Given these facts, why wouldn't a developer target gecko (Firefox) first, and then enjoy the fact that other browsers such as Chrome and Safari useing webkit, or IE9 for that matter, should also work.

OK, IE9 might still be a little way off, but it won't be too bad.

After developing your website targetting Firefox, if you then get any complaints from Windows XP users, just tell them to install and run either Firefox, Chrome, Opera or Safari.

Reply Parent Score: 4

RE[3]: Not going back
by lucas_maximus on Wed 16th Mar 2011 09:23 in reply to "RE[2]: Not going back"
lucas_maximus Member since:
2009-08-18

It is because Webkit is most prevelent on smart phones.

Mobile websites use something like WURFL/WALL to detect the devices capabilities (think User Agent Sniffing on steroids) or worse they use some sort of basic user agent sniffing (does the user agent contain the word iPhone) ... this can be client side or server side.

Ideally you need a combination of at least three technologies, WUFZL or equivalent to detect what the device can do, Server side logic to serve the correct content. Client side detection of its abilities i.e. video tag etc, geolocation via the browser ...

However It is easier for Devs to split this to Webkit/Smartphone and "everything else", this is the feedback I have got from working with various companies that specialise in Mobile dev.

Edited 2011-03-16 09:30 UTC

Reply Parent Score: 2

RE[2]: Not going back
by nt_jerkface on Tue 15th Mar 2011 22:59 in reply to "RE: Not going back"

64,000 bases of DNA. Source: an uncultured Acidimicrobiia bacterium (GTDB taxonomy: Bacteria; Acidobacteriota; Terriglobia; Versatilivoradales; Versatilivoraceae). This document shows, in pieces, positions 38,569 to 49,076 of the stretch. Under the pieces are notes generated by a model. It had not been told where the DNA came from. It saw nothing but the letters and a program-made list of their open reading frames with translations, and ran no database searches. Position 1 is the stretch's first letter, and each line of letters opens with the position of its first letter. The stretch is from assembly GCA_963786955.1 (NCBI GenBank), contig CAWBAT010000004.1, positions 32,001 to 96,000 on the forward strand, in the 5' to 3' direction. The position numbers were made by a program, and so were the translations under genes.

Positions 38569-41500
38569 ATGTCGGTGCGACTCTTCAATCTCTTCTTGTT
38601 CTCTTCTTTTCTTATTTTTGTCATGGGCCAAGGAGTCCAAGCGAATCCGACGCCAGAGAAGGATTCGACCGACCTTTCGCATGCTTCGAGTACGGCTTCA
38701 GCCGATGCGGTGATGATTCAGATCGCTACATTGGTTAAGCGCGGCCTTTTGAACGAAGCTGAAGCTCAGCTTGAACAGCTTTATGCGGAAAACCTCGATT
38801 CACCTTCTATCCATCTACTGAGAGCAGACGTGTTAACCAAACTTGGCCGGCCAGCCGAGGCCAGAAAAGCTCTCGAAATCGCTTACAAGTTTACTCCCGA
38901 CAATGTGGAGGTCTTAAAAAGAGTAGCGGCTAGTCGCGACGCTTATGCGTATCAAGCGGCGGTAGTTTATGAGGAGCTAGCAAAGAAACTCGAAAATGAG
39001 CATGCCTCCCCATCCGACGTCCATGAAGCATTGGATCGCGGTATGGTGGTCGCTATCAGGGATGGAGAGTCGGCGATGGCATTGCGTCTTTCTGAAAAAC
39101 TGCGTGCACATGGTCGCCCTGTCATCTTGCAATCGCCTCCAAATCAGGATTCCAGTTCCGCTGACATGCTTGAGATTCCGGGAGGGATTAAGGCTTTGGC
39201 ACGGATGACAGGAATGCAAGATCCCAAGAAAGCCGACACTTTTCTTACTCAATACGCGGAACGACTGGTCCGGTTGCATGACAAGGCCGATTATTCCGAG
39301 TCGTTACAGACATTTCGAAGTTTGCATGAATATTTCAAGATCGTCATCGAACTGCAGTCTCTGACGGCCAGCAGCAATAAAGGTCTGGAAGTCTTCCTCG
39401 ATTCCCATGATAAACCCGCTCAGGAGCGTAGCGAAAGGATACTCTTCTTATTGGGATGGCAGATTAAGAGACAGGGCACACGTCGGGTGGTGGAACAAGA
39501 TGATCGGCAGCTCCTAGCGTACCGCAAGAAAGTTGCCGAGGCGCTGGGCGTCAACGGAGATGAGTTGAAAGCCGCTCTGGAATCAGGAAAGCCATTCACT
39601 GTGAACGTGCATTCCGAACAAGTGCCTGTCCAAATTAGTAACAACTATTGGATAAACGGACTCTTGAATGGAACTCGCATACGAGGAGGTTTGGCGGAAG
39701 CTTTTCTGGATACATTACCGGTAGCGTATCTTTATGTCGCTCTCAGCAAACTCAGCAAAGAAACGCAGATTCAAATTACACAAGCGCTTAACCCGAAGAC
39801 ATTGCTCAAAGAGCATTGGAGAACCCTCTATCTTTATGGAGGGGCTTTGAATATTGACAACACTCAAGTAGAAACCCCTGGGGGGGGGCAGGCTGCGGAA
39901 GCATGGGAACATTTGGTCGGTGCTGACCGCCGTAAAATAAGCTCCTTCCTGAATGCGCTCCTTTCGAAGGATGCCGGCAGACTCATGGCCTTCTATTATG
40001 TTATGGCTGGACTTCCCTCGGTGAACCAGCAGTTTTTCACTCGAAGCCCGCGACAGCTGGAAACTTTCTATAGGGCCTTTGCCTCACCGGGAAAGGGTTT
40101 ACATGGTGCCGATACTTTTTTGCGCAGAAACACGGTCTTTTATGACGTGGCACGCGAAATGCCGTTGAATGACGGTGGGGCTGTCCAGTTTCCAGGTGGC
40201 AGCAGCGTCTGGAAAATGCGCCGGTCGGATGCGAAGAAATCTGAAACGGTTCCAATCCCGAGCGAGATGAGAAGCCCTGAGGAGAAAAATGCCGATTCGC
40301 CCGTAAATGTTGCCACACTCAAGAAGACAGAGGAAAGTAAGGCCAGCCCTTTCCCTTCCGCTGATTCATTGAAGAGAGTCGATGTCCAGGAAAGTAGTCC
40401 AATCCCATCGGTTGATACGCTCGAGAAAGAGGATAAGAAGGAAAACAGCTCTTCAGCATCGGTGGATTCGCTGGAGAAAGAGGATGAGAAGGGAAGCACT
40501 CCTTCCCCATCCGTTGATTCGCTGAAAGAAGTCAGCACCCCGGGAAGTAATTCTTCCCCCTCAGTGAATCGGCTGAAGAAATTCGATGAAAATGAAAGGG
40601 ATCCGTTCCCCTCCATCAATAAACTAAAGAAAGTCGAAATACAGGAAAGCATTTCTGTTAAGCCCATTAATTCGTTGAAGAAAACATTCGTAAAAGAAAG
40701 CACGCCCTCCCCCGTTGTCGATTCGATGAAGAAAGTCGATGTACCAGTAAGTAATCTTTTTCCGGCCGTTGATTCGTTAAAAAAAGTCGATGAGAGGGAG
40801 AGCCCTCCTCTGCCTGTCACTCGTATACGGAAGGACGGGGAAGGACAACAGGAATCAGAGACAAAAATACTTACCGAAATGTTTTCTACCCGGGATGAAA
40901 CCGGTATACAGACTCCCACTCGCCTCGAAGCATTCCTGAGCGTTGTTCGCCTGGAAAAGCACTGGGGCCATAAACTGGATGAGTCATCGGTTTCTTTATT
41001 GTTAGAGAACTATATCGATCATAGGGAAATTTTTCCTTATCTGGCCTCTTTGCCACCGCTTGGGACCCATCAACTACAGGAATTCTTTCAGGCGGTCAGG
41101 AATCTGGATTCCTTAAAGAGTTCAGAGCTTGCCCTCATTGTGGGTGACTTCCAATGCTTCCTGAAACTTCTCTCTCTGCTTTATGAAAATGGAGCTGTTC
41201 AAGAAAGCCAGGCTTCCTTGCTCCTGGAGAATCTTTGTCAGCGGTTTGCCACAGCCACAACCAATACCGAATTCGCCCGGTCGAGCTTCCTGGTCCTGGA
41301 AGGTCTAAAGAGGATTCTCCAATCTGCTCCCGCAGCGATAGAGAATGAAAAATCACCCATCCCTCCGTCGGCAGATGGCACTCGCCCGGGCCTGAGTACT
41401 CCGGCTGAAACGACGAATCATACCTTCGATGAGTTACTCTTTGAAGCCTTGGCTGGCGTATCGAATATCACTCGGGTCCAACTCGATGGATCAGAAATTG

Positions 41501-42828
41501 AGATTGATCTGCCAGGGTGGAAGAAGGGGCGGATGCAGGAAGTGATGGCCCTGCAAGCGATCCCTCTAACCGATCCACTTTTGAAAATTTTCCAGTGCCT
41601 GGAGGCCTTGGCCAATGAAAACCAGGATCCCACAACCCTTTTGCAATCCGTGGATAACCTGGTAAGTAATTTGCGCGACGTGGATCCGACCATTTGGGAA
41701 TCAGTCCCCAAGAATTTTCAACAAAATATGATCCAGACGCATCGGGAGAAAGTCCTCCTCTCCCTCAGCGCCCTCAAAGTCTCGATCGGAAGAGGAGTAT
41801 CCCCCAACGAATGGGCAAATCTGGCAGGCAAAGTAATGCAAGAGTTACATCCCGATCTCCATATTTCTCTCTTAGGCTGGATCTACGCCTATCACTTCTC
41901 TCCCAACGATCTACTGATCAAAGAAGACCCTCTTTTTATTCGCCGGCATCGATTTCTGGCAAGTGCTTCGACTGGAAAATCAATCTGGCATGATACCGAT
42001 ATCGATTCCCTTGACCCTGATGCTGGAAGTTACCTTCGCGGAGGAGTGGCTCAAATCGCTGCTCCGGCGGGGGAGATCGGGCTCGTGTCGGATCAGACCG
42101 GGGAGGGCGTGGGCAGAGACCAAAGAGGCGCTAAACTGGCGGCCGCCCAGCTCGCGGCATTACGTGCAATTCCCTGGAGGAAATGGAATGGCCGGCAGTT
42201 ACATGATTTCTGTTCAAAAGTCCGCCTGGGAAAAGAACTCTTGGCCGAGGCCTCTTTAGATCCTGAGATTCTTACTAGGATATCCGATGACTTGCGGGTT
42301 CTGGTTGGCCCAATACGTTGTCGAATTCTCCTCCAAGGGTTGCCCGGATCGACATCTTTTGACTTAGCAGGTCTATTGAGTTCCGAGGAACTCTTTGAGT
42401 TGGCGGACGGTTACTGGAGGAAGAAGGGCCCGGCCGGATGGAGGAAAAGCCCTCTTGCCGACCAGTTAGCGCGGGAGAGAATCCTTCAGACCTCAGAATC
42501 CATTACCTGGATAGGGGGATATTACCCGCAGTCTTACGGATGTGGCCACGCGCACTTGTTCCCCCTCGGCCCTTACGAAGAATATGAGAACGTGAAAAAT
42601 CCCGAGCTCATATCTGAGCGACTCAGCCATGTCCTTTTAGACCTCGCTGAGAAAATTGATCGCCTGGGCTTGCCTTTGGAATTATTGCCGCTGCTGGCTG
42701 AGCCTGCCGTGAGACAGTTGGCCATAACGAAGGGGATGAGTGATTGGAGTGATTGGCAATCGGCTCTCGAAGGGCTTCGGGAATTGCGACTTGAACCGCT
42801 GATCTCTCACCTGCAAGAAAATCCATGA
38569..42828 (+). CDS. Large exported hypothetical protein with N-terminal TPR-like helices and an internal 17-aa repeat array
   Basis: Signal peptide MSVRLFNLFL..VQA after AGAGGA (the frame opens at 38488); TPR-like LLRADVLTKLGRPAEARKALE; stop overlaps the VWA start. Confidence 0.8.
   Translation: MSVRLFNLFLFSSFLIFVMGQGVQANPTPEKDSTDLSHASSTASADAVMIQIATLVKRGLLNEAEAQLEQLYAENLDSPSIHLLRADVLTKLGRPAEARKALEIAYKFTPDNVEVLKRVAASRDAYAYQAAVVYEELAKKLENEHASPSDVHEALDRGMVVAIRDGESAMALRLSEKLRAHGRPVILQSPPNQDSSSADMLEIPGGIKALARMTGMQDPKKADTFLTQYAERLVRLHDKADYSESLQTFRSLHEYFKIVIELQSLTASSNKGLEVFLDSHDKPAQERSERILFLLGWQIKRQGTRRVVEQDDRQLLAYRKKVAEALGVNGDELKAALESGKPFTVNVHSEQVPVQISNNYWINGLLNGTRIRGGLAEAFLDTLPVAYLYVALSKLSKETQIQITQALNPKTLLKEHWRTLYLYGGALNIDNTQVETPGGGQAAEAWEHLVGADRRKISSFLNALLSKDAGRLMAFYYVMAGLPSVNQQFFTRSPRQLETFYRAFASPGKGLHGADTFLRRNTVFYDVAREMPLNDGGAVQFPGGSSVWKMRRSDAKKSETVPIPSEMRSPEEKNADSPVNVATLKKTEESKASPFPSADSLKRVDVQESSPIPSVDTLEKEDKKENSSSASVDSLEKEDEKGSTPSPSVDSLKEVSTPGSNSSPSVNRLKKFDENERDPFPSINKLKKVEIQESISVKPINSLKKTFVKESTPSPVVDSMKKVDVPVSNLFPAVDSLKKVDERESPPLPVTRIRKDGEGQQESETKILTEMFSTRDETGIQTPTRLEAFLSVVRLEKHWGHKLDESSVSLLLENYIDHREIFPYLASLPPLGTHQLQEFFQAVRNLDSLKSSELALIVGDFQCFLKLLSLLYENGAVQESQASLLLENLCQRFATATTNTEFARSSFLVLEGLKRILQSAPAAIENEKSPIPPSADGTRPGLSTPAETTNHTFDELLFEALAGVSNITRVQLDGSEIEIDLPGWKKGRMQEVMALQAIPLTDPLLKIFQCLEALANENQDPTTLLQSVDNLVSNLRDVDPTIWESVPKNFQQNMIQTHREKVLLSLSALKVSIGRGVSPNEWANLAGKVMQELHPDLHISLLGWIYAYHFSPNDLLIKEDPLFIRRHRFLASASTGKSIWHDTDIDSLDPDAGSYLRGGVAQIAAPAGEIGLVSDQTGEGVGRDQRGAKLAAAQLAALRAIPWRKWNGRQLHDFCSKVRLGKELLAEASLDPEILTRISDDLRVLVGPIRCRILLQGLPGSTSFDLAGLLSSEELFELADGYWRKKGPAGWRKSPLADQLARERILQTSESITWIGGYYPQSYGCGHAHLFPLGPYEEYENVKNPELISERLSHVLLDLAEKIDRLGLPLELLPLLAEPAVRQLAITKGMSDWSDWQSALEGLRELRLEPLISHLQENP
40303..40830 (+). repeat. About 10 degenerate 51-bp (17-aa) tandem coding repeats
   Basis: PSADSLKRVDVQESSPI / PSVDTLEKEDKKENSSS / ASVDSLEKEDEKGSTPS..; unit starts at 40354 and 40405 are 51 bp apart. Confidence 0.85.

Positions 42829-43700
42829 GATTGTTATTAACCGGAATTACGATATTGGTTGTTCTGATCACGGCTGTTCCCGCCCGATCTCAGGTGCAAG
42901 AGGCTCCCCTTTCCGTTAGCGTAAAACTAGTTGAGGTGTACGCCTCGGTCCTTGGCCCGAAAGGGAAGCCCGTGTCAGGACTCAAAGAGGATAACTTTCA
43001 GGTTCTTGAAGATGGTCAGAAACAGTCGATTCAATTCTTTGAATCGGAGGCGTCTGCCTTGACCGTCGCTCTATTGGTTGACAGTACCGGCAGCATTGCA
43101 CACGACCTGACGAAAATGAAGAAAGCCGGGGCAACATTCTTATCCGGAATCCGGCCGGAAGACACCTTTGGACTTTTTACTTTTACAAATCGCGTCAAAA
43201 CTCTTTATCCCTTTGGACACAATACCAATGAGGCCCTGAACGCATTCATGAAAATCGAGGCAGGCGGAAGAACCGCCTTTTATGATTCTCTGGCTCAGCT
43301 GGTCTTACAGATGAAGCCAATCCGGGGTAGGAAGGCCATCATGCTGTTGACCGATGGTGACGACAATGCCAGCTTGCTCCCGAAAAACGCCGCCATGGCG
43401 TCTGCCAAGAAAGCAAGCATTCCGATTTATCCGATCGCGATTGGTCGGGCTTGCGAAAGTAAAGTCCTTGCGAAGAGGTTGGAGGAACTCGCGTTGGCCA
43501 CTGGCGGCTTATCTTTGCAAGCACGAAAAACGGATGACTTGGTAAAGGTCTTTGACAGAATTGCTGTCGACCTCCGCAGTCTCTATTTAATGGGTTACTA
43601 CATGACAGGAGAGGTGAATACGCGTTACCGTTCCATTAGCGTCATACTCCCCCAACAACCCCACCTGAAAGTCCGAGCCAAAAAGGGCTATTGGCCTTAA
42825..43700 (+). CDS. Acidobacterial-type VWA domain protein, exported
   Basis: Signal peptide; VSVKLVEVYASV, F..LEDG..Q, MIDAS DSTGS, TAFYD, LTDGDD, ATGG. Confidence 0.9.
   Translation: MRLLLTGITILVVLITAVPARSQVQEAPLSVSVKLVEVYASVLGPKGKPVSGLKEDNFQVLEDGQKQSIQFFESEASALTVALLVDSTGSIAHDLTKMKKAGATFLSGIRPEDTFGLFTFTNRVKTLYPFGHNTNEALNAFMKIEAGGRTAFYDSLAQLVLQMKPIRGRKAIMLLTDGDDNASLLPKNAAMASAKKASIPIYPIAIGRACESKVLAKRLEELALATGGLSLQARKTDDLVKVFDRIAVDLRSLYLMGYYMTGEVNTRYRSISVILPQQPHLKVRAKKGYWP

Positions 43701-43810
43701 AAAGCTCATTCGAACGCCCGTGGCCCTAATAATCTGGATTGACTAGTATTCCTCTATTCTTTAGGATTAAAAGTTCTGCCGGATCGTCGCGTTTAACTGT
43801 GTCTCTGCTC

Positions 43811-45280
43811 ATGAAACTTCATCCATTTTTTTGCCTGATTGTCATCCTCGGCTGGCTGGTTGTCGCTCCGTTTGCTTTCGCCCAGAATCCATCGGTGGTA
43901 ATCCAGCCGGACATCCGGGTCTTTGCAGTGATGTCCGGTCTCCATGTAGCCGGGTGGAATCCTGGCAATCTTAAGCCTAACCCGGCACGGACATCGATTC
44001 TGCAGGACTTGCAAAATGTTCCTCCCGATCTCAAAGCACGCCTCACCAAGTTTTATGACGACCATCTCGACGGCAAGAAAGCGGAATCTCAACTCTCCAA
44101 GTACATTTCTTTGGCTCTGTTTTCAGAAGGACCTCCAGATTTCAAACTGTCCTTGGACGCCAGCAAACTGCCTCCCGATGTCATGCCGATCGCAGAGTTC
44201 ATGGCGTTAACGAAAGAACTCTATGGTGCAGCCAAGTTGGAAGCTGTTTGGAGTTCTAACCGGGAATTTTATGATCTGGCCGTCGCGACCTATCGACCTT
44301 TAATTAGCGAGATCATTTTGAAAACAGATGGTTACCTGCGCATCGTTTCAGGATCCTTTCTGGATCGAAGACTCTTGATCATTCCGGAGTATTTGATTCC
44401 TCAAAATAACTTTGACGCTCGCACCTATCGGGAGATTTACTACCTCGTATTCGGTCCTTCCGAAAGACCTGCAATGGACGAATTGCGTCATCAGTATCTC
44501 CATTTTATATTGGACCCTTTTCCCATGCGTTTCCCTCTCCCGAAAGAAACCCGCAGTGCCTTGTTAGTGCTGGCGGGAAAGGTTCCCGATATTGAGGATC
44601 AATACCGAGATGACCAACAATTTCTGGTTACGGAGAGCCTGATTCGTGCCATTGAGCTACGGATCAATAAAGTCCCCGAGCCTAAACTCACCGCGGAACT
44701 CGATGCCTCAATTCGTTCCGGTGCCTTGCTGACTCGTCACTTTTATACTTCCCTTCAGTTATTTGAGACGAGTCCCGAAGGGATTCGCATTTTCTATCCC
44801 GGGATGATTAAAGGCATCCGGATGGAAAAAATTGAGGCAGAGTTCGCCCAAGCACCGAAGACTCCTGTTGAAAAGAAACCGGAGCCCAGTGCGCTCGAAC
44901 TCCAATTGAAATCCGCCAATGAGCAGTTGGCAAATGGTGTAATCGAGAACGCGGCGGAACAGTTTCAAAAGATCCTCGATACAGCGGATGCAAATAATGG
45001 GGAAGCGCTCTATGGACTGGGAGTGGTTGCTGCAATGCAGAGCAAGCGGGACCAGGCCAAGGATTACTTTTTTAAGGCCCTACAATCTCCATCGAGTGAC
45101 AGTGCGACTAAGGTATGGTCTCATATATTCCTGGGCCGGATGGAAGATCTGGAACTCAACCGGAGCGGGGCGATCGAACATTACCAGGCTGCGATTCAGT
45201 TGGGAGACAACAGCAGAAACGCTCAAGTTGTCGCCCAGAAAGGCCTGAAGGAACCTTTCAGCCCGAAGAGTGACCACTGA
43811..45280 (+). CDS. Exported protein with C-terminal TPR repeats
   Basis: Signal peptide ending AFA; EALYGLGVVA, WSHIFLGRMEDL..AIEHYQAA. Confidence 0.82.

nt_jerkface Member since:
2009-08-26

Pretty much all computers come with Win 7 installed so expect IE9 uptake to be pretty good.


But how long will that take? XP is still the #1 operating system. What needs to happen is for a major site like youtube to require a modern browser. But no one wants to lose that much traffic so everyone will just keep using Flash for years.

Until Firefox came out every other browser was complete shit. Opera was alright, Netscape/Mozilla was terrible. IE6 was the best of breed at the time.


That's BS, Opera was way better than IE6. The mistake they made was charging for the browser. The name was never that good either.

Reply Parent Score: 4

RE[3]: Not going back
by lucas_maximus on Thu 17th Mar 2011 10:04 in reply to "RE[2]: Not going back"
lucas_maximus Member since:
2009-08-18

That's BS, Opera was way better than IE6. The mistake they made was charging for the browser. The name was never that good either.


But nobody ever gives a shit about Opera ... I don't get any traffic from Opera ... in fact the only traffic I get from opera is me checking to make sure it works in Opera.

Also I get tired with nerds nitpicking ... I was pretty much right ... not 110% right ... but accurate enough ... It is tiresome.

Reply Parent Score: 2